has exceeded her authority.     If he really
             wants to file a Petition as indicated he
             should. . . .   It also seems like a lot of
             legal fees which just reduces the balance of
             the Trust. . . . [T]he balance in the Trust
             is about $300,000.    Clark’s contingent 1/4
             interest, many years down the road, which is
             off-set by his current obligation seems to
             be a small to non existent amount.

Gray responded:

             The terms [of the trust] are not that
             liberal.   No principal may be invaded while
             Mrs. Johnson is the Trustee.    I understand
             that she is the Trustee at this point and
             has been since Mr. Johnson died. Therefore,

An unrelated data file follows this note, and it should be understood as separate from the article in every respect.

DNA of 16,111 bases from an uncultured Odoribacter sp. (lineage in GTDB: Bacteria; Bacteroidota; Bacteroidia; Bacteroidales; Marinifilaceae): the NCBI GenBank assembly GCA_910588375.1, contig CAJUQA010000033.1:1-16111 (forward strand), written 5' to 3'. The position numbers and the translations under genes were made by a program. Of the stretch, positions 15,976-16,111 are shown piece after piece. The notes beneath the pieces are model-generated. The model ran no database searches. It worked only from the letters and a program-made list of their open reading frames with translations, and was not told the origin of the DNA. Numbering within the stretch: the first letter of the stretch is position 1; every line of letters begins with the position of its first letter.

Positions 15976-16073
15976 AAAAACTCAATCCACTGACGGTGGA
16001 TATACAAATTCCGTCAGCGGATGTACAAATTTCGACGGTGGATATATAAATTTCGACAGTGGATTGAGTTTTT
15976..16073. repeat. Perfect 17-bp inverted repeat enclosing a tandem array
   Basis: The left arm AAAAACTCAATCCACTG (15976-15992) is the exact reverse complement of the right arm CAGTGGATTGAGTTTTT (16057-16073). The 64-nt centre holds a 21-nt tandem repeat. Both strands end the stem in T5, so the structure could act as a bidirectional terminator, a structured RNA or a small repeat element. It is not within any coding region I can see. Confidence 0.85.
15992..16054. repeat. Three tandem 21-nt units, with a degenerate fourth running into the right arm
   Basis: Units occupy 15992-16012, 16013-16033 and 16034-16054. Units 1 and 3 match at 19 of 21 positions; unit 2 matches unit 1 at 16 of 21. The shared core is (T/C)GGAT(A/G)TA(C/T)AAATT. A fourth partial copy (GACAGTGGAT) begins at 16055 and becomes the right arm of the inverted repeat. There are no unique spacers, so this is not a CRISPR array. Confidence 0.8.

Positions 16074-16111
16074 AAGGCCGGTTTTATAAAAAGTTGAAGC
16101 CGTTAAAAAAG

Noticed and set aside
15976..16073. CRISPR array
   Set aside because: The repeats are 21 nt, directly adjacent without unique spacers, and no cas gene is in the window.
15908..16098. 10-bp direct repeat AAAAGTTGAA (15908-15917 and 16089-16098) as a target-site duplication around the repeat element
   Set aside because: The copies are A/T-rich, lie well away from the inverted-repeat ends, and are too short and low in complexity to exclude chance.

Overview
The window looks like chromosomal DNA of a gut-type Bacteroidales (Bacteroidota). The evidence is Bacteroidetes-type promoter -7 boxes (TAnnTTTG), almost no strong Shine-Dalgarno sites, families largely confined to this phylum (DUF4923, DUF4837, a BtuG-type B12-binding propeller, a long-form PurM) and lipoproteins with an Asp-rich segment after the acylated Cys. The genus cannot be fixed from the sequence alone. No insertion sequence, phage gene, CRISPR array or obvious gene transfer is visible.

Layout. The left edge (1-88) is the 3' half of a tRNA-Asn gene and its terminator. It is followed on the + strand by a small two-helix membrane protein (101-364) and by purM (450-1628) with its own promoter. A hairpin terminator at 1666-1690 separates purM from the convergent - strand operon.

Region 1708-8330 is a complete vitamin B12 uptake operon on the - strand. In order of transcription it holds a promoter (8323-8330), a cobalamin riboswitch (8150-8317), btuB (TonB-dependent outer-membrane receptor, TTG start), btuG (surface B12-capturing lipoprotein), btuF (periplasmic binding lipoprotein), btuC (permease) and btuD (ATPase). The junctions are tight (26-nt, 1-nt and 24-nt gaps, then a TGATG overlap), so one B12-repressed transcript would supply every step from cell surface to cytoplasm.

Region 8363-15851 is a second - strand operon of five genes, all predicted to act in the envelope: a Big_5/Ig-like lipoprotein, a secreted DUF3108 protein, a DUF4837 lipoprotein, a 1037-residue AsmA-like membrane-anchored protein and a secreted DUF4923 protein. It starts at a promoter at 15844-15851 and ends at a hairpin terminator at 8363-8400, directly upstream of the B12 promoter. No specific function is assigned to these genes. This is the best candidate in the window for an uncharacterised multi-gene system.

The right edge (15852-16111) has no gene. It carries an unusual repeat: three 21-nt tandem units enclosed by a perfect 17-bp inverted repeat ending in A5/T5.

she is not entitled to Trust principal and
             the salaries are simply an “end run” around
             the trust standards. . . .

           Also, I am concerned about your copying Mr.
           Clarke with these emails.       Mr. Clarke has
           several conflicts in this matter.           He
           represented the Trustee, President of the
           Corporation    and   the    beneficiary,  Mrs.
           Johnson.     He also represented my client
           regarding his business, the entity which
           owes on the jewelry.        As I see it, Mr.
           Clarke’s role is that of a witness.         He
           should have no further dealings with the
           Trustee   or    corporation   unless   he  has